Tibet had an army, and was determined to fight the invaders, but they were totally outmanned and outgunned. A Tibetan government official, Ngapo Ngawang Jigme, in van Schaik’s words, “told anyone who cared to listen that Tibet had no hope of fighting off the Chinese. He was by nature a diplomat rather than a general, but his assessment of Tibet’s chances was realistic.” Tibet was not, argues van Schaik, “a nation of pacifists,” but without significant international support, it was impossible to resist.
Mao was motivated not only by communist ideology, according to van Schaik, but by national pride. “China had suffered one humiliation after another during the previous century, at the hands of the British, the Japanese and other foreign powers… If China was to stand up for itself again, it was vital to begin by reasserting control over Tibet.” In 1959, the Dalai Lama finally fled Tibet, beginning the rest of his life in exile in McLeod Ganj, a suburb of Dharamsala, the old British hill station in India. As he writes, for almost a decade he had stayed in Tibet and worked hard to establish peace with China, even though it had “sent an army to invade my country,” but “the task proved impossible.” With great reluctance, he “came to the unhappy conclusion that I could serve my people better from outside.”
In comments His Holiness graciously delivered to me for this book, the Dalai Lama reflected on the significance of his over seven decades in exile. “Since I became a refugee, I have thought of myself as a citizen of the world,” he told me. “I made this clear in the 1970s when Mark Tully, the long-time BBC correspondent in Delhi, asked me why I wanted to travel abroad. Since I came into exile, I have enjoyed the freedom to travel the world, mainly at the invitation of educational institutions and organizations committed to peace.” His Holiness explained that he considers “being mindful of the oneness of humanity and cultivating a sense of universal responsibility to be more important than allegiance to a particular nation state or community of people.” As a Tibetan, the Dalai Lama feels “a strong responsibility to protect Tibetan culture, which, with its focus on compassion and doing no harm, has a huge potential to contribute to peace and understanding in the world.”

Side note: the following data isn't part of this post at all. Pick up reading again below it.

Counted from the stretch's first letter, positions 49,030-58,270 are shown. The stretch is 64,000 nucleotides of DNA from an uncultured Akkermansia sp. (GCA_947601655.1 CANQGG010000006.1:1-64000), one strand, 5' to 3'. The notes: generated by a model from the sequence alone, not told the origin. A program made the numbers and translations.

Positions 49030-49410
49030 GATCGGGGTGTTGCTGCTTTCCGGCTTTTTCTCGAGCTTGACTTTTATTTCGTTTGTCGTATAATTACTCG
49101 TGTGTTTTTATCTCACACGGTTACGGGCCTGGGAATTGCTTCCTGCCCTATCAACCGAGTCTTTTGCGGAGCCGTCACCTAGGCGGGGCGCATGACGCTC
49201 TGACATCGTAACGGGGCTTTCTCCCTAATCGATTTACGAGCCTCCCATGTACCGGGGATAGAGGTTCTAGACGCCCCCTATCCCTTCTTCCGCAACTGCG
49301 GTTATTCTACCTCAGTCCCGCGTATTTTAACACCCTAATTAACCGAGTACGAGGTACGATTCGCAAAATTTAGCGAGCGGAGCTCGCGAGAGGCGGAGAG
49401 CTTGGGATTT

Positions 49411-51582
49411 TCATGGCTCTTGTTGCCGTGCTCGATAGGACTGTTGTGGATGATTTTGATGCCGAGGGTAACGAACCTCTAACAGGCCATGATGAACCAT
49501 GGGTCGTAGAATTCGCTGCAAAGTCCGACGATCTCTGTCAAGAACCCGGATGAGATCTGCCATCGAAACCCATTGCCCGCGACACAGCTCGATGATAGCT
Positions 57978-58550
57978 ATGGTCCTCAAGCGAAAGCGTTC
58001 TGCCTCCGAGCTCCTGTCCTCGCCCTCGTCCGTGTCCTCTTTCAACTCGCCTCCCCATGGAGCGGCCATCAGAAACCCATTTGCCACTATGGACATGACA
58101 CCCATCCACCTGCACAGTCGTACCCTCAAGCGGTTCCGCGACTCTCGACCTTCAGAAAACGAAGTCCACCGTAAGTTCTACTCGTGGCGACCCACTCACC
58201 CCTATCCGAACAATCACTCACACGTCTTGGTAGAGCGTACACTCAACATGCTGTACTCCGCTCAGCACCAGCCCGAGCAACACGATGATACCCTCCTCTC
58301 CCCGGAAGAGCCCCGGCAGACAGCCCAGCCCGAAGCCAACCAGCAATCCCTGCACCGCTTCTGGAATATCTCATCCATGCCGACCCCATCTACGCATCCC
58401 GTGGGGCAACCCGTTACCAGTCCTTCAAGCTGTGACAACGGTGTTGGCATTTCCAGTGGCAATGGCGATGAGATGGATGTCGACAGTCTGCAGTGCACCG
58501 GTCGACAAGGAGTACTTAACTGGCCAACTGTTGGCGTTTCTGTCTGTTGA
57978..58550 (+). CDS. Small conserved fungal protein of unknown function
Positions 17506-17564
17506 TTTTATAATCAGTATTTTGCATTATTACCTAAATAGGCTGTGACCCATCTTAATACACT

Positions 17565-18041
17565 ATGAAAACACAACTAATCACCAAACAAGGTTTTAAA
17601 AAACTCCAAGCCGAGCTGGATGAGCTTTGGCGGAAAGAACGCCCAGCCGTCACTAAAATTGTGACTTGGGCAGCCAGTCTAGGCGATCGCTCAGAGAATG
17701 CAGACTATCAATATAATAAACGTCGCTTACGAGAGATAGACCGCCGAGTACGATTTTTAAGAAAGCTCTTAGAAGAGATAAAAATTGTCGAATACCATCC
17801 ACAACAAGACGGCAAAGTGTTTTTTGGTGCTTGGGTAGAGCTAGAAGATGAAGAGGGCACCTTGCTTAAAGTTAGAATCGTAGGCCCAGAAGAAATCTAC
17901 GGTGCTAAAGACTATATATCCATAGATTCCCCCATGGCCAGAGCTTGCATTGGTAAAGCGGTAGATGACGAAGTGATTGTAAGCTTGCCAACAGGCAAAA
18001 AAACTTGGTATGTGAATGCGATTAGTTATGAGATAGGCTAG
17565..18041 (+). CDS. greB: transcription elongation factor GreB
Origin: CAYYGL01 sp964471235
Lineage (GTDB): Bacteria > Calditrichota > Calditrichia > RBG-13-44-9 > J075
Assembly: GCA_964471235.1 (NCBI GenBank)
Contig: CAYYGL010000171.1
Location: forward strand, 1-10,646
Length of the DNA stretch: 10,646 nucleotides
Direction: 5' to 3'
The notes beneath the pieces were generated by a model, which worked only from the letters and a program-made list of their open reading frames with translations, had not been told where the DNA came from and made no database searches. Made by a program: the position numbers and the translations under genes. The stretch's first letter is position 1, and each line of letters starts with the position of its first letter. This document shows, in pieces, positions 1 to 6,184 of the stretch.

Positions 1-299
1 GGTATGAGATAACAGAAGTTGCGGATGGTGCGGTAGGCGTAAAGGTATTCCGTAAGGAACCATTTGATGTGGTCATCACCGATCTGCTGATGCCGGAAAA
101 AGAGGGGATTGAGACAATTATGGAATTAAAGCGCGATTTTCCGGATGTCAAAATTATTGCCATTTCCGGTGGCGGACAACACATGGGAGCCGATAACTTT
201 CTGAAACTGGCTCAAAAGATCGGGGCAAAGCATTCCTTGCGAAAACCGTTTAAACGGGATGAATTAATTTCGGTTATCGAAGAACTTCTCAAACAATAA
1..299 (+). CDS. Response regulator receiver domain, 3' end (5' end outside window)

His Holiness emphasized to me that “we are not seeking separation from the People’s Republic of China.” Instead, he advocates what he calls “a Middle-Way Approach,” whereby Tibet remains within China’s sovereignty but enjoys a high degree of autonomy and self-rule. “I firmly believe that this would be of mutual benefit to Tibetans as well as to the Chinese,” he told me. “With China’s assistance, we Tibetans will be able to develop Tibet, while at the same time keeping alive our own unique Buddhist culture, as well as preserving Tibet’s delicate environment. If China were to resolve the Tibet issue peacefully, taking mutual interests into account, it would strengthen its own unity and stability. Meanwhile, as increasing numbers of Chinese, Buddhists, and scholars are taking an interest in Tibet’s rich Buddhist culture, this is something we can offer to them.”
In life, said His Holiness, “we naturally face difficulties.” But we should not allow ourselves to become “demoralized” or “discouraged,” Instead, he argued, “we can always use our intelligence and look at whatever complication besets us from a wider perspective. We have this marvellous human brain and we should use it with determination.” His lifelong commitment, he added, is to “raise aware-ness that the most important source of happiness lies within us and that warm-heartedness is that source of happiness.”
In their Tibet Brief 20/20, two international law experts, Michael van Walt van Praag and Mike Boltjes are unequivocal in their conclusion that China’s presence in Tibet is “unlawful.” Despite the historical interactions between Tibet and China over the centuries—from 1912 until the invasion in 1950—they argue, “Tibet was an independent state de facto and de jure.” Furthermore, “contrary to what the People’s Republic of China (PRC) claims and to what many people take for granted, Tibet was historically never a part of China… Tibet is an occupied country and the PRC does not possess sovereignty over it. This calls for an immediate course correction to bring government policies in compliance with international law.”
Not only is Tibet occupied, it is brutally repressed. As van Walt van Praag and Boltjes note, “the PRC not only illegally occupies Tibet, it also denies the Tibetan people their lawful exercise of self-determination. This denial, the PRC’s active opposition to any expressions of it, and its modifications of administrative boundaries of what are now the Tibetan autonomous region, prefectures and counties, all constitute violations of fundamental norms of international law.”
In 1959, the International Commission of Jurists published a report which concluded that China had illegally invaded and occupied Tibet, and that there was a prima facie case of genocide. The Dalai Lama recounts that “it was not until I read the report published in 1959 by the International Commission of Jurists that I fully accepted what I had heard: crucifixion, vivisection, disembowelling, and dismemberment of victims was commonplace. So, too, were beheading, burning, beating to death, and burying alive, not to mention dragging people behind galloping horses until they died or hanging them upside down and throwing them bound hand and foot into icy water. And, in order to prevent them shouting out ‘Long live the Dalai Lama,’ on the way to execution, they tore out their tongues with meat hooks.”
Extracted with permission from the book, “China Nexus: Thirty Years in and Around the Chinese Communist Party’s Tyranny”, by Benedict Rogers and published by Optimum Publishing International, Toronto.
Benedict Rogers is a human rights activist and writer specialising in Asian policy and geopolitics. He is the co-founder and Chief Executive Officer of Hong Kong Watch, an advisor to the Inter-Parliamentary Alliance on China (IPAC), the Stop Uyghur Genocide Campaign and several other charities, and Deputy Chair of the UK Conservative Party Human Rights Commission.